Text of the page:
Perhaps one of the most curious articles in the Primitive Methodist Magazine I have come across was in the 1854 volume entitled: Damp Beds
The author, Charles Parker, one of the travelling preachers, was used to deprivations of various sorts, preaching in the open air to unruly crowds, enduring the jeers of the wicked and the sneers of the infidel. But worst of all was to be received by supposed friends offering hospitality and then at the end of the day “to be consigned to a damp bed”!
This had been the death of some of his colleagues, bringing to a premature death “a useful labourer in God`s vineyard”. He continued: “our work is arduous, and in most circuits a great portion of our time is spent away from home. We do not look for luxuries but we do entreat that our constitutions may not be ruined through the inattention of our friends.” He cited a surgeon who knew many preachers to call them a race with ill health. So with this in mind, he had written to the Connexional Editor to ask him to include a paper written by John Lazenby, a local preacher, highlighting the bad practices he knew of. Some had complained of being put in beds far from the fire which had not been slept in for 6 or 8 weeks. He himself had covered for a preacher at a weeknight service and found the following conditions:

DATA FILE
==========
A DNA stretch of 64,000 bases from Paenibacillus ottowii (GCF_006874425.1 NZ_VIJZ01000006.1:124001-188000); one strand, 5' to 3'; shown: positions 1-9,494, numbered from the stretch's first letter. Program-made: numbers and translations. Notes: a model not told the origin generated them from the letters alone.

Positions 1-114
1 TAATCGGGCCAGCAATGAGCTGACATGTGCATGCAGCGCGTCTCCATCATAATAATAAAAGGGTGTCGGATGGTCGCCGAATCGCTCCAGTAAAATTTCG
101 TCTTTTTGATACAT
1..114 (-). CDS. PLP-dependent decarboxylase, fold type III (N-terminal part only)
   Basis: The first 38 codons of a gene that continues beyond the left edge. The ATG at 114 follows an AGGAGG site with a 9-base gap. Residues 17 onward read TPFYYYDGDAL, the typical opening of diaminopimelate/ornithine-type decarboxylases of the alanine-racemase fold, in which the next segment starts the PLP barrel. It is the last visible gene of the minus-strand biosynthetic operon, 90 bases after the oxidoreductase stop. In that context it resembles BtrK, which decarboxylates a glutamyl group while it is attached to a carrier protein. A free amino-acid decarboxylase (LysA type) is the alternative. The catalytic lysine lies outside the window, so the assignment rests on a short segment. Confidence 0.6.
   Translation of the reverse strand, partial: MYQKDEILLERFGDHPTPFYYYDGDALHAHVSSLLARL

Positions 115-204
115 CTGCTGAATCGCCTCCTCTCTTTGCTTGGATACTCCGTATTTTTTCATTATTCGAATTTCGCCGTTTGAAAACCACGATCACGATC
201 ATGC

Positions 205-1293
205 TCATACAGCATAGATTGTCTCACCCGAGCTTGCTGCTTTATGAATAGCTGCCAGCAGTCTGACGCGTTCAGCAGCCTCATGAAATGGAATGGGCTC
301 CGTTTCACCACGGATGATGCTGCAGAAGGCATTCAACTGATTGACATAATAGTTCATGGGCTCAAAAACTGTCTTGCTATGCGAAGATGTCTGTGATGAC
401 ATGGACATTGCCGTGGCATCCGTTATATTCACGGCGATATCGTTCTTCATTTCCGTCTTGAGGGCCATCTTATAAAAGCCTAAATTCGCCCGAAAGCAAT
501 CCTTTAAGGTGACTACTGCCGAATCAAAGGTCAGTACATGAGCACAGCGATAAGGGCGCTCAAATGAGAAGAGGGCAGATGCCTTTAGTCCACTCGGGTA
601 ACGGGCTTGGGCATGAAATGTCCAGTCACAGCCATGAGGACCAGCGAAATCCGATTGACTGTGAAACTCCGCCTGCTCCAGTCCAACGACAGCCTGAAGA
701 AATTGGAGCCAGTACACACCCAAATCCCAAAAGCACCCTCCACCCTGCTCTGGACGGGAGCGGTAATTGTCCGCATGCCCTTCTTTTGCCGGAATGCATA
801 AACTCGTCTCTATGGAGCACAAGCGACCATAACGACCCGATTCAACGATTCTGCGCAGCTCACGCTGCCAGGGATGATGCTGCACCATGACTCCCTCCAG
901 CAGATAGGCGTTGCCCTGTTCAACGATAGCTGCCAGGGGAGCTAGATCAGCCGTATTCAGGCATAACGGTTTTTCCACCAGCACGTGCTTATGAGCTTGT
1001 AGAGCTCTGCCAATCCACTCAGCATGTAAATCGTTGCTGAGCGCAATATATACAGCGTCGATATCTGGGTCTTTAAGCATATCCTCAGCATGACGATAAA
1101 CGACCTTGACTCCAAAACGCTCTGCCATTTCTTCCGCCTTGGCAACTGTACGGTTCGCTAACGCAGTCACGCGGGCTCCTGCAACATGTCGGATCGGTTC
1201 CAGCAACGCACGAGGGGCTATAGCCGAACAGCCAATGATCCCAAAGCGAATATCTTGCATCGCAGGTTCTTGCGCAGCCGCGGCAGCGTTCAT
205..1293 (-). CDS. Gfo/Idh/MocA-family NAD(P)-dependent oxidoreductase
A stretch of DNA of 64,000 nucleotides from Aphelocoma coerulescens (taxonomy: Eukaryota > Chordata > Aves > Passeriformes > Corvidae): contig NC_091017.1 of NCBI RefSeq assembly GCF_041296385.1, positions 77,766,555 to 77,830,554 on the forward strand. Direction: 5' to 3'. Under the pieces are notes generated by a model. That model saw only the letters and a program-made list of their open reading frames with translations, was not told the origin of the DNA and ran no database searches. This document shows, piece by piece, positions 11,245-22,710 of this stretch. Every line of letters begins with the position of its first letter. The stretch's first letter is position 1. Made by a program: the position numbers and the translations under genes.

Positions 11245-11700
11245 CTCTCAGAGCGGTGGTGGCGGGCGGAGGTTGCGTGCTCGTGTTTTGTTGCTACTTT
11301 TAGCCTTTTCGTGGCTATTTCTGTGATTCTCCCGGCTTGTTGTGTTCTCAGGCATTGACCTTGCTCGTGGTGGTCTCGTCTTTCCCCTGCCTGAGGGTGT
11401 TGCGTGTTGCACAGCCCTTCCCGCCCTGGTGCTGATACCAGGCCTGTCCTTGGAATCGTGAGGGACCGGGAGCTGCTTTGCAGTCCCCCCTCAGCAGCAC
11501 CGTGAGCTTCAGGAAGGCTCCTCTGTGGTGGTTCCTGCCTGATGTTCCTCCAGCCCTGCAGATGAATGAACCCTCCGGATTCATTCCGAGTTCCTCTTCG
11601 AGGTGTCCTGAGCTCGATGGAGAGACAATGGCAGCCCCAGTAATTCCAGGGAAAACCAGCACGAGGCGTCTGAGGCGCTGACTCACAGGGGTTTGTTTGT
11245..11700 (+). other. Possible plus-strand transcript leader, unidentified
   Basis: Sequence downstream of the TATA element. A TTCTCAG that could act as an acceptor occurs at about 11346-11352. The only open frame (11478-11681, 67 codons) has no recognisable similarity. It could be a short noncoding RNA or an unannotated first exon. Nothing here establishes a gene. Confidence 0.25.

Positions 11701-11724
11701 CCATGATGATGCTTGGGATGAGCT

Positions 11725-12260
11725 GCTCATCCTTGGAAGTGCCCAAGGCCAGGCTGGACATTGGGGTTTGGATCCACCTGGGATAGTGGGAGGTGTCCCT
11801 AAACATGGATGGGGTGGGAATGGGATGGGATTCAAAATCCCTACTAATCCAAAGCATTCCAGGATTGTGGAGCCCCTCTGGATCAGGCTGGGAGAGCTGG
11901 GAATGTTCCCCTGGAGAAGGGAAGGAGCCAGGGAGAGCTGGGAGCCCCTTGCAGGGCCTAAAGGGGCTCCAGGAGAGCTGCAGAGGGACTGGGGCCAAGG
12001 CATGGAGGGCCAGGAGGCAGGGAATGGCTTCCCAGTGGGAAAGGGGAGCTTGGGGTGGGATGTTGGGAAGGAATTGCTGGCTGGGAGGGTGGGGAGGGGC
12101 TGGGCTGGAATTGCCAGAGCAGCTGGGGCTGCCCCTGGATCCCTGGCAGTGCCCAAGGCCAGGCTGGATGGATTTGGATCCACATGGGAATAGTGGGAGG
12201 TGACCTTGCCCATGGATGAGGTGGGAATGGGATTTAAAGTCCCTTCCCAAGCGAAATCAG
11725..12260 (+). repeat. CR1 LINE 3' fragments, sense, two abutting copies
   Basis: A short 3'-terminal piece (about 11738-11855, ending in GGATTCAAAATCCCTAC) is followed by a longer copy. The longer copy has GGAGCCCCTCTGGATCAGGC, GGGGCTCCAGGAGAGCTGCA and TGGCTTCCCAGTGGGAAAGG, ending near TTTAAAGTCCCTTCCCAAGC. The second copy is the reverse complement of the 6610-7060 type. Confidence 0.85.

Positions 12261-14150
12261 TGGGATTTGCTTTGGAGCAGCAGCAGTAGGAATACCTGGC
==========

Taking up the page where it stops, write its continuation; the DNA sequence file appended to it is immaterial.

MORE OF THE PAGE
“I was told my bed was in the parlour, which I found to be damp and unhealthy. No sooner had I closed the door than I felt some difficulty in breathing., and such was the stench of the place, that I wished myself away, and would have rather walked home , a distance of eight miles, than remain there for the night.”
But as it was late, he stayed and regretted it!
“I had not been in bed ten minutes before a clammy sweat came over me and I was convinced that to remain there till morning would jeopardise my life”.
So he got up and dressed himself and crept out of the house at 4am!!
The moral of the story is that if the Connexion was to retain good and zealous ministers, such inhumane practices should cease. Otherwise ministerial ill health and sometimes early deaths would stifle their efforts with no hope for some of fulfilling the arduous duties of travelling preachers.